Archive for the ‘Behind the scenes videos’ Category

I’m not a believer in the supernatural.

I’m a rational kind of guy. I love writing about ghosts, demons and the possibilities of experiences beyond what we comprehend, but the blunt truth is that I don’t believe in any of it. I’m not a guy to get rattled by dark corridors or abandoned buildings.

With that in mind, I want to tell you a few things about our 2006 shoot for the movie KillerKiller.

We shot in the then long-disused building then known as Warley Hospital. Nowadays, the site is a posh housing development known as The Galleries.

Before it was Warley Hospital, it was known as Brentwood Mental Hospital. Before that, back in 1853 when the building first opened its doors, it was known as Essex County Lunatic Asylum.

Attitudes towards mental illness in 1853 weren’t, of course, quite as enlightened as we’d like to think they are nowadays. “Treatments” included lobotomies and electro-convulsive therapy. Not only that, but ideas of who actually constituted a ‘mentally ill’ person were flexible enough to include an awful lot of people that society would rather just keep out of sight; everyone from unwed mothers to soldiers suffering from PTSD.

So places like Warley ended up having some fairly horrible things happen in them. Over a century and a half, even the recorded incidents make for grim reading. God knows how many worse things went on that nobody will ever know about. If ever there’s going to be a building to store up bad vibes, it’s going to be a place like that.

This wasn’t really something I thought about when I locked down the location, I’m ashamed to say. I was far more concerned about budget; the fee for shooting in the building was pretty huge for a film shooting on such a tiny budget. I was worried about how we were going to afford the location for long enough to get a huge amount of footage in the can. In the end, we did this with a mixture of good planning and dumb luck; we shot with available light rather than lighting set-ups, and the building was so cinematic anyway that the footage ended up looking pretty great now matter how quickly it was shot. We shifted complex ‘kill’ sequences to non-Warley locations where we could take our time a little more and somehow got everything we wanted in the can over a mere three days of filming at the former hospital.

By the end of those three days, however, all those things that I’d never even considered were beginning to get under my skin.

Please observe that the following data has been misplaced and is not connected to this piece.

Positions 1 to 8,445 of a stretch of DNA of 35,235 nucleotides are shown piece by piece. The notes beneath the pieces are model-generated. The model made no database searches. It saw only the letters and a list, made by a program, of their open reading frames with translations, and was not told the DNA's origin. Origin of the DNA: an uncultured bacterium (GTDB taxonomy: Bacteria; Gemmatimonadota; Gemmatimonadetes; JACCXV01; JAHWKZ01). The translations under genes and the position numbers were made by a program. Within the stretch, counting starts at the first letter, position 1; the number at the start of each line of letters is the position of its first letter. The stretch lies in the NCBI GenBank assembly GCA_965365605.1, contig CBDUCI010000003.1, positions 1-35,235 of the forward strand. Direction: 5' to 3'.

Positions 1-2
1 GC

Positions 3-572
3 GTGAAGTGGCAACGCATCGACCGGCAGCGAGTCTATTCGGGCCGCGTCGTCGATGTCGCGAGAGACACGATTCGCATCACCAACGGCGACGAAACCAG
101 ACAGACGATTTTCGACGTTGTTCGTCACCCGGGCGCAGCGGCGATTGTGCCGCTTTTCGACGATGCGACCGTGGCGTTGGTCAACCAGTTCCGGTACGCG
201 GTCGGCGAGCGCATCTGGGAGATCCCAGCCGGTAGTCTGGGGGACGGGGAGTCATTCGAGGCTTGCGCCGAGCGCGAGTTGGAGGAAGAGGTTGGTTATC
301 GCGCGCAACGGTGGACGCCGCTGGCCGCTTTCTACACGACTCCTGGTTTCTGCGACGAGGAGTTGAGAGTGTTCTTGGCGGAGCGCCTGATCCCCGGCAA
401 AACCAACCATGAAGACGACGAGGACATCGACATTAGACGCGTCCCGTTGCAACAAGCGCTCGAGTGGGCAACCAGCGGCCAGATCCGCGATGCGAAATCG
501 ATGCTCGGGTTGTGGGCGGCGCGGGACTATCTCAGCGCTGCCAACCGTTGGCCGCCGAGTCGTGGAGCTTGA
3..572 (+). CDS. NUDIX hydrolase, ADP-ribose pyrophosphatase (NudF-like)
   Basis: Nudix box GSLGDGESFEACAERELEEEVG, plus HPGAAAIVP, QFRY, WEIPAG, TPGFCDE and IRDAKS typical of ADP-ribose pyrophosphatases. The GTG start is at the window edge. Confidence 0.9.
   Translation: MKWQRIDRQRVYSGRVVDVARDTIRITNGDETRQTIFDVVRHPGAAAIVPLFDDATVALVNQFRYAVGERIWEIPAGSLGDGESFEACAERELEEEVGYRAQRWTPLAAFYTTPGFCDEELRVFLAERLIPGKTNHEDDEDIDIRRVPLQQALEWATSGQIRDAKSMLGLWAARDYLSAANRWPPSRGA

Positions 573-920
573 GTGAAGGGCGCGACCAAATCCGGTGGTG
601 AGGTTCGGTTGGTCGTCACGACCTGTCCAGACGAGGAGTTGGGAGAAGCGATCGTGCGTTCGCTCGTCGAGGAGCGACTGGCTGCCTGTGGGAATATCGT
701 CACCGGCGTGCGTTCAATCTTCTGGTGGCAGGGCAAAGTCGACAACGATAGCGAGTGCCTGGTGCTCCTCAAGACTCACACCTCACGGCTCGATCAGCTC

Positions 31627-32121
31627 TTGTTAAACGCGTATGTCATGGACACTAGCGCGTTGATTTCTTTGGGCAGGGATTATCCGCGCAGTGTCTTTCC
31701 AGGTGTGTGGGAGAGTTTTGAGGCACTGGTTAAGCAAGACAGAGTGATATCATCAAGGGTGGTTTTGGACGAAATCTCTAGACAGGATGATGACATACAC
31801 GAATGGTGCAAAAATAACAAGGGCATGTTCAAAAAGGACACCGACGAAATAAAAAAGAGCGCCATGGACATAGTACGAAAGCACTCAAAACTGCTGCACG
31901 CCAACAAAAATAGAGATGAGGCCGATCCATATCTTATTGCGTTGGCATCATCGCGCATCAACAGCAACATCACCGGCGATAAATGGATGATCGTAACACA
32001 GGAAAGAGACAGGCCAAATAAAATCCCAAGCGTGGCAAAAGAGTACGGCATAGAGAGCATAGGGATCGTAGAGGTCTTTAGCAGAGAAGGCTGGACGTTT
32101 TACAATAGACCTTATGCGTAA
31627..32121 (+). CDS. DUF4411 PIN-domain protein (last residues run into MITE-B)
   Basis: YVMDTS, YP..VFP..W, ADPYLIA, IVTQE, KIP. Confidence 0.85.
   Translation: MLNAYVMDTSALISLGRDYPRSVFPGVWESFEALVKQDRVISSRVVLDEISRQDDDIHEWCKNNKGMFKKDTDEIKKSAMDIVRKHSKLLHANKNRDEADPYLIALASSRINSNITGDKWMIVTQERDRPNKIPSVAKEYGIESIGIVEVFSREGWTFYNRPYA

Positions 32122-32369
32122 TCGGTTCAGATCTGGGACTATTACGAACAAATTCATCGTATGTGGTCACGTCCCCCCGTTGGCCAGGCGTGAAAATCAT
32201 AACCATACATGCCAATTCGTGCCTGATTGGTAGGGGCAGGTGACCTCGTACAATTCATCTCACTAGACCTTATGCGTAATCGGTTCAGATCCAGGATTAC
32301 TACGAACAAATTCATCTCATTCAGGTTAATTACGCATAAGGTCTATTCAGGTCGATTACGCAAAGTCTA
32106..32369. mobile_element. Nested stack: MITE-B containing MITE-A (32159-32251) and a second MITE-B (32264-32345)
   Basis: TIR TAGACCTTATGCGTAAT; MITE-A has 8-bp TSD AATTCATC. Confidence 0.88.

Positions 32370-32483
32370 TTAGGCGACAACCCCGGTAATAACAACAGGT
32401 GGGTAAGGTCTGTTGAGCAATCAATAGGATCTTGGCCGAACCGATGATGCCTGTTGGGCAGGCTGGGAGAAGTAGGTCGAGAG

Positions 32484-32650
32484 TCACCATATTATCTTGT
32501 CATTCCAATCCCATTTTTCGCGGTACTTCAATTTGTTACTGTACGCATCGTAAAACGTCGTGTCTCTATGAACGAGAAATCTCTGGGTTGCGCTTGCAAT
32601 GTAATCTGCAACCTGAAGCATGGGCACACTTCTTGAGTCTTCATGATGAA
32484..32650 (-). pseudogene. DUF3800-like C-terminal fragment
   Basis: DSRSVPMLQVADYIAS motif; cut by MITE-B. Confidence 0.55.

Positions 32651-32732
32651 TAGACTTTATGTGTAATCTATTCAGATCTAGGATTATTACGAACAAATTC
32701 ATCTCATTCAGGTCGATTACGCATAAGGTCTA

By the end of those three days, quite frankly, I was more than happy to wave Warley goodbye.

Our wonderful photographer Debbie Attwell discovered dozens of torn-off butterfly wings inserted between the bricks in the chapel. We would regularly find scrawled messages or carefully folded pieces of paper with troubling pictures on them tucked away behind radiators or whatever. The phrase ‘I Am Not Alone’ gouged into one of the walls (which can be seen in the first montage of the hospital in the finished film) wasn’t added by an enterprising member of our production crew: it was already there.

And then there was the incident with the footsteps.

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Like I said, not a superstitious guy, so I’ll stick to the facts.

We were about to call action on a scene, when we heard footsteps in the next corridor over. These were loud enough that all of the crew heard them, and loud enough for our sound recordist to shake his head as a ‘no go’. They got louder until they stopped abruptly on the other side of the door from the room in which we were filming. Irritated, I probably called out something like “You might as well come through now” and we waited.

My lovely DoP Al Ronald went to investigate when nobody came through. As I’m sure you can guess, there was nobody there.

It sounds so Scooby Doo and hokey. It sounds ridiculous. But that’s what happened.

KillerKiller – A Look Back Behind the Scenes from jinxmedia on Vimeo.

I also became increasingly convinced that I could hear whispering voices in the corridors of the building. This was probably an auditory trick caused by the wind whistling through the cracks, but, goddammit, once I thought I heard panting about a foot away from my ear. Enough to make me spin around like I’d been stung.

I’m not even sure what these are examples of. Weird acoustics in an old building? An over-active imagination triggered by the fact that we were shooting a gory horror movie in a location that had seen an awful lot of unhappiness?

Soon after the film came out, a few enthusiastic souls started suggesting that they could see ‘orbs’ in the final film (specifically in the scene starting 31:43 on the special edition, for those interested), which made me chuckle a little because I’m pretty goddamn sure that those floating orbs are dust kicked up by the chair that gets thrown against the wall in that scene. On the other hand, since I’m the dude swearing blind that I heard footsteps with no source that vanished into nowhere, who the hell am I to judge what others perceive?